Interceptive orthodontics can reduce the need for jaw surgery or tooth extraction, it can correct certain problems as they appear (before they can get worse), shorten the length of later orthodontic treatment, encourage better facial development, and pave the way for a better final result.

We Head Off Problems Early With Interceptive Orthodontics
The conventional wisdom is that orthodontic treatment can’t start until all the adult teeth have emerged, but certain problems with alignment, bite, and facial development can appear long before the full set of adult teeth. An orthodontist can help a child’s jawbones grow properly so that there will be enough room for all the adult teeth and a better structure for a healthy bite. When we correct malocclusions (bad bites) as they appear, it makes future treatment faster, easier, and sometimes unnecessary!

What Causes a Malocclusion?
Harmful habits like thumb sucking, nail-biting, tongue thrusting, and mouth breathing can all contribute to a bad bite by leading to a narrow upper arch, an underdeveloped lower jaw, an open bite, a deep bite, or dental crowding. These can all make it more difficult to speak clearly or chew and swallow effectively. Genetics is also a factor in certain cases. The main goal of early orthodontic intervention is to repair the damage caused by these habits and stop the habits themselves so the adult teeth can grow in how they should.

How can bad habits affect oral health? Lots of ways:

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What Are Typical Interceptive Orthodontic Treatments?
The biggest difference between phase 1 and phase 2 orthodontics is that phase 1 treatments don’t involve a full set of braces. That can wait until later — if they’re still needed by then. Common treatments in interceptive orthodontics (phase 1):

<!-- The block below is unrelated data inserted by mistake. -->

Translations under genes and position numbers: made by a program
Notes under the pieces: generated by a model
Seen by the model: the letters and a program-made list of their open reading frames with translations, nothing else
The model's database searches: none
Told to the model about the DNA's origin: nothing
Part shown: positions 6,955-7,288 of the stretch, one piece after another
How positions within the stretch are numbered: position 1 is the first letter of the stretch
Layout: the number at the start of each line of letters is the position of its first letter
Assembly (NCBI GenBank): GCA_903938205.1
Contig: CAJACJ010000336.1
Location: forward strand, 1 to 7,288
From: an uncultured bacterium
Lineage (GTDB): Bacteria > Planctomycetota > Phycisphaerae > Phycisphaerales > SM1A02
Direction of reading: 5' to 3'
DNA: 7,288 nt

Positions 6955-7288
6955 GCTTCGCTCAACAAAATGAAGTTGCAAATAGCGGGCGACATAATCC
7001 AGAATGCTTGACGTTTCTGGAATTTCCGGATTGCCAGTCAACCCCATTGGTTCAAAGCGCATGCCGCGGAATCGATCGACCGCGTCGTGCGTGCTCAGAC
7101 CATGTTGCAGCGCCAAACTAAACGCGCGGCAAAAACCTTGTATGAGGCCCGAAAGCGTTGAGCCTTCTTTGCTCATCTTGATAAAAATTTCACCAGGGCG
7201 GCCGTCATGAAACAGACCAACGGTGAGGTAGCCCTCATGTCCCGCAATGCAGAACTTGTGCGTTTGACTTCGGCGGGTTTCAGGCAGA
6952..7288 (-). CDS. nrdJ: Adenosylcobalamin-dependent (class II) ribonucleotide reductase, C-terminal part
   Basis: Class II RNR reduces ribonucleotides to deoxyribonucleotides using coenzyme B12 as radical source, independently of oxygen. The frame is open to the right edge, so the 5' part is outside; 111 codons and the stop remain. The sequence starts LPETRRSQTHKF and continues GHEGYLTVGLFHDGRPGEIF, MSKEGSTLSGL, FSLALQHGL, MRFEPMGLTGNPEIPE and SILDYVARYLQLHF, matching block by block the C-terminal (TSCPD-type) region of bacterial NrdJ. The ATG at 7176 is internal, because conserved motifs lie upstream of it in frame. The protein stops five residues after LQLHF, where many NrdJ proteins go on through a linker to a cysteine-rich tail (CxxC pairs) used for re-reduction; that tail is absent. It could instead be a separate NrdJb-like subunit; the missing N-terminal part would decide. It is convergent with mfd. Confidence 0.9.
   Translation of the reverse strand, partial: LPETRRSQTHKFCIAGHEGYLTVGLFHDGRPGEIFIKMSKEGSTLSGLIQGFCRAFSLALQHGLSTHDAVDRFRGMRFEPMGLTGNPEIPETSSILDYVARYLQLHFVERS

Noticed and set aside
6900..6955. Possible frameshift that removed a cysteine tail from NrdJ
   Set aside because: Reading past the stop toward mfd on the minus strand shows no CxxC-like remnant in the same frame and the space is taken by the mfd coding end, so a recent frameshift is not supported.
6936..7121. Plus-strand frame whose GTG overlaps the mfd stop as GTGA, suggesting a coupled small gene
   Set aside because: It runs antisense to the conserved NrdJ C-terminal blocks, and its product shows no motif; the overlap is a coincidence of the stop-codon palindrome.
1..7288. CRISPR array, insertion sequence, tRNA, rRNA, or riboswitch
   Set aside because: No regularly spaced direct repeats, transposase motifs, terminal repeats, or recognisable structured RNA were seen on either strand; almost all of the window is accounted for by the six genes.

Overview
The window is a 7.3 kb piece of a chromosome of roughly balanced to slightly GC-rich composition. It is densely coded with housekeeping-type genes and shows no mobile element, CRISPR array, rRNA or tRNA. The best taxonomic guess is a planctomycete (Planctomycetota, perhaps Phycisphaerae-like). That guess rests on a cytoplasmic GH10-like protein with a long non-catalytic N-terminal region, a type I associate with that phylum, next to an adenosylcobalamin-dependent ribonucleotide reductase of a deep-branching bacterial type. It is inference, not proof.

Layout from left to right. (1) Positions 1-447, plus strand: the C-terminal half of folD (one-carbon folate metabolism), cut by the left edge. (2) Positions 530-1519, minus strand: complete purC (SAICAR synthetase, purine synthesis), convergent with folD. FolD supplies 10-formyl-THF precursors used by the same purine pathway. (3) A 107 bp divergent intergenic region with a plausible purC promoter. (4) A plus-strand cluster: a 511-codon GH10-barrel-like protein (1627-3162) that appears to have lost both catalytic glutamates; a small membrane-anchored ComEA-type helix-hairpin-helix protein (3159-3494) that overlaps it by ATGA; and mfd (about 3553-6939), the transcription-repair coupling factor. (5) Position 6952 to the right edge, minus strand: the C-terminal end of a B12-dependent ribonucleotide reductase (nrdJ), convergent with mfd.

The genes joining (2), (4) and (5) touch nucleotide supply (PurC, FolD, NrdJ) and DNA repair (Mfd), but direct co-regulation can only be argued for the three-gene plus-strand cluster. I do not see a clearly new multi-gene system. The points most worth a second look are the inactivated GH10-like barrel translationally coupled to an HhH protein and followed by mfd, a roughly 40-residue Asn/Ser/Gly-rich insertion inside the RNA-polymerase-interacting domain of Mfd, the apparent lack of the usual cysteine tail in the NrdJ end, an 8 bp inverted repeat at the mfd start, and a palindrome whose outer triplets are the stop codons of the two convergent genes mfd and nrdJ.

Eliminating a crossbite with upper jaw expansion
Expansion to make more room for adult teeth
Early extraction of specific baby teeth to help the adult teeth come in
Holding space open for permanent teeth after the early loss of a baby tooth
Reducing the protrusion of upper teeth to protect them from trauma

What Makes a Child a Good Candidate for Interceptive Orthodontics?
Early orthodontic intervention won’t correct every type of orthodontic issue, so the best way to find out if it would benefit your child is to bring them in for a consultation around age 7, particularly if you’ve noticed any obvious problems with their bite or if they have one of the harmful oral health habits we mentioned. Until then (and always), look out for their oral health by encouraging good brushing and flossing!

Helping our patients achieve healthy smiles for life is always our top priority!

For more information about orthodontic services, or to speak with one of our board-certified specialists contact us online or call 302-678-3000.